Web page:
Renewable energy company MidAmerican Solar, part of the US billionaire and investor Warren Buffett’s Berkshire Hathaway conglomerate, is to purchase two large-scale solar photovoltaic power plant projects from SunPower in California in a deal worth between US$2bn and US$2.5bn.
MidAmerican Solar, a subsidiary of Buffett’s MidAmerican Renewables, is to acquire two co-located solar photovoltaic farms projects in Kern and Los Angeles Counties in California, which will have a combined solar energy capacity of 579 megawatts (MW).
The projects, based in Antelope Valley, are set to be snapped up by MidAmerican Solar for between US$2bn and US$2.5bn, according to a SunPower filing with the U.S. Securities and Exchange Commission.
According to SunPower, the combined 579MW projects will form the largest permitted solar photovoltaic power development in the world and will create up to 650 jobs during the construction phase. The build of the solar farms will begin in early 2013, with the two plants set to be ready by the end of 2015.
When they are up and running and connected to the grid, the two solar farms will supply renewable energy to Southern California Edison under two long-term power purchase contracts that have been approved by the California Public Utilities Commission.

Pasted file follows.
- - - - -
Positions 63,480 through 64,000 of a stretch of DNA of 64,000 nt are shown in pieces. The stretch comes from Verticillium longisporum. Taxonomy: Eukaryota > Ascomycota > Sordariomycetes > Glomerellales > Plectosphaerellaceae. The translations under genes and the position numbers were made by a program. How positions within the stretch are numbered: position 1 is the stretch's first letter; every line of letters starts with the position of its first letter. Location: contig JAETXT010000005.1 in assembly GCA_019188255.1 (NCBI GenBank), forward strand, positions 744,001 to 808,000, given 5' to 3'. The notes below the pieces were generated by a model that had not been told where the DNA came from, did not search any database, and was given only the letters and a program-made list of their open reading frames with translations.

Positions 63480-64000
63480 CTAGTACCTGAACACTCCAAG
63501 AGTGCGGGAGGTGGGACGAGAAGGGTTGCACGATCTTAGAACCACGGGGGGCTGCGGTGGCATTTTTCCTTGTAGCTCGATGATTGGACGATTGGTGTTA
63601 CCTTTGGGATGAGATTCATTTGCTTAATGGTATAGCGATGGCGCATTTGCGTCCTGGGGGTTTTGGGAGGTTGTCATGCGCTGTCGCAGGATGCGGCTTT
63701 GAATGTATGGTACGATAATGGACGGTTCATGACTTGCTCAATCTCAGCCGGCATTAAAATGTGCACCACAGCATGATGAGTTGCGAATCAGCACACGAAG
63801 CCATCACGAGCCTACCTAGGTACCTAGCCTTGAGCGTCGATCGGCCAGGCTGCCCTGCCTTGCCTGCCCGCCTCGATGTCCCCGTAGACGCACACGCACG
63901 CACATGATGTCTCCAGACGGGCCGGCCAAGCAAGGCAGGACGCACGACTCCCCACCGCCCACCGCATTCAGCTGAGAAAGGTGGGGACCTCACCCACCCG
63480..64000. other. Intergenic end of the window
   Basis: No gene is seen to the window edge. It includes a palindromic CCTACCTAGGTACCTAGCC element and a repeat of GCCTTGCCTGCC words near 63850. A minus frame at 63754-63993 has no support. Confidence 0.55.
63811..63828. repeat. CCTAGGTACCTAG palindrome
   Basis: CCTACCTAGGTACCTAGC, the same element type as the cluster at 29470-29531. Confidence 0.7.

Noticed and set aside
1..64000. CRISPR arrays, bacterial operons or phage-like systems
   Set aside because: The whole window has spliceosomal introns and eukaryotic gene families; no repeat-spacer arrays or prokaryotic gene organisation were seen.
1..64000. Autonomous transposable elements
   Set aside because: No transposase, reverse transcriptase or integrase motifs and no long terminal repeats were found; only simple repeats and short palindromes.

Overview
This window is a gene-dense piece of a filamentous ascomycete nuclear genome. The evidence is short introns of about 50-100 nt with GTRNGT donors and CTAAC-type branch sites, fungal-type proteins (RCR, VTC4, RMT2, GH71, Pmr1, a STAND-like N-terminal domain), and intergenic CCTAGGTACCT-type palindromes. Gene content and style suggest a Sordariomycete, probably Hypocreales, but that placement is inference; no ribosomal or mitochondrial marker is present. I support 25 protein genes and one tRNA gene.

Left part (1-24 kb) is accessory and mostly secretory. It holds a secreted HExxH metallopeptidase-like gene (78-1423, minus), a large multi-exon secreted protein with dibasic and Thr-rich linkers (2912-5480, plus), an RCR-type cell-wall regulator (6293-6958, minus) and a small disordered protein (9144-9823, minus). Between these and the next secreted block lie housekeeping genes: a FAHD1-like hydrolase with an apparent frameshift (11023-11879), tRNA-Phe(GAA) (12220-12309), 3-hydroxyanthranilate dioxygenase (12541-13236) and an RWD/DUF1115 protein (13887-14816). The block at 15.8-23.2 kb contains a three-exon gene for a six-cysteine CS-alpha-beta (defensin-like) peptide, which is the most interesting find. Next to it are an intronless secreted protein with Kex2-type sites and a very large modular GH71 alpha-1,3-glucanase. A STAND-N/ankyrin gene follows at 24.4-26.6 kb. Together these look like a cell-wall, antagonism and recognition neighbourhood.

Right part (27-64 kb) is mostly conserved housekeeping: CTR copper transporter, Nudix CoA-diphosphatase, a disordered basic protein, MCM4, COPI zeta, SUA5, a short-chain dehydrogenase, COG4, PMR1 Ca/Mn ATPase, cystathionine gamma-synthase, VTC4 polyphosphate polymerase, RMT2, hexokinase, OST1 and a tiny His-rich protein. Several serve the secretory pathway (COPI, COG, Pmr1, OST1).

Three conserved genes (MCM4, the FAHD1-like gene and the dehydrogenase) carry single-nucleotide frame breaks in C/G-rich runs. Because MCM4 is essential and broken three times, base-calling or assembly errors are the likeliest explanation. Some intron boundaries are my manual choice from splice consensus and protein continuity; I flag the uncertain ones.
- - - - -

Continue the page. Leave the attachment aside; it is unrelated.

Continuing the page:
SunPower has developed the co-located Antelope Valley projects over the last four years. At the 3,230-acre site, it will install its solar panel technology that has been engineered to increase energy capture by up to 25pc.
In addition, SunPower will build, operate and maintain the facility under the agreement with MidAmerican Solar.
Figures from the U.S. Environmental Protection Agency estimate that the project has the potential to offset more than 775,000 tonnes of carbon dioxide emissions per year. This would be the equivalent to removing up to 3m cars from California’s highways over 20 years of the plant’s operation.
MidAmerican Renewables has a total portfolio of more than 1,830 megawatts of owned assets, including wind, geothermal, solar and hydro assets, according to its president Bill Fehrman.
"We are excited about these projects because they support our core business principle of environmental respect," he said.
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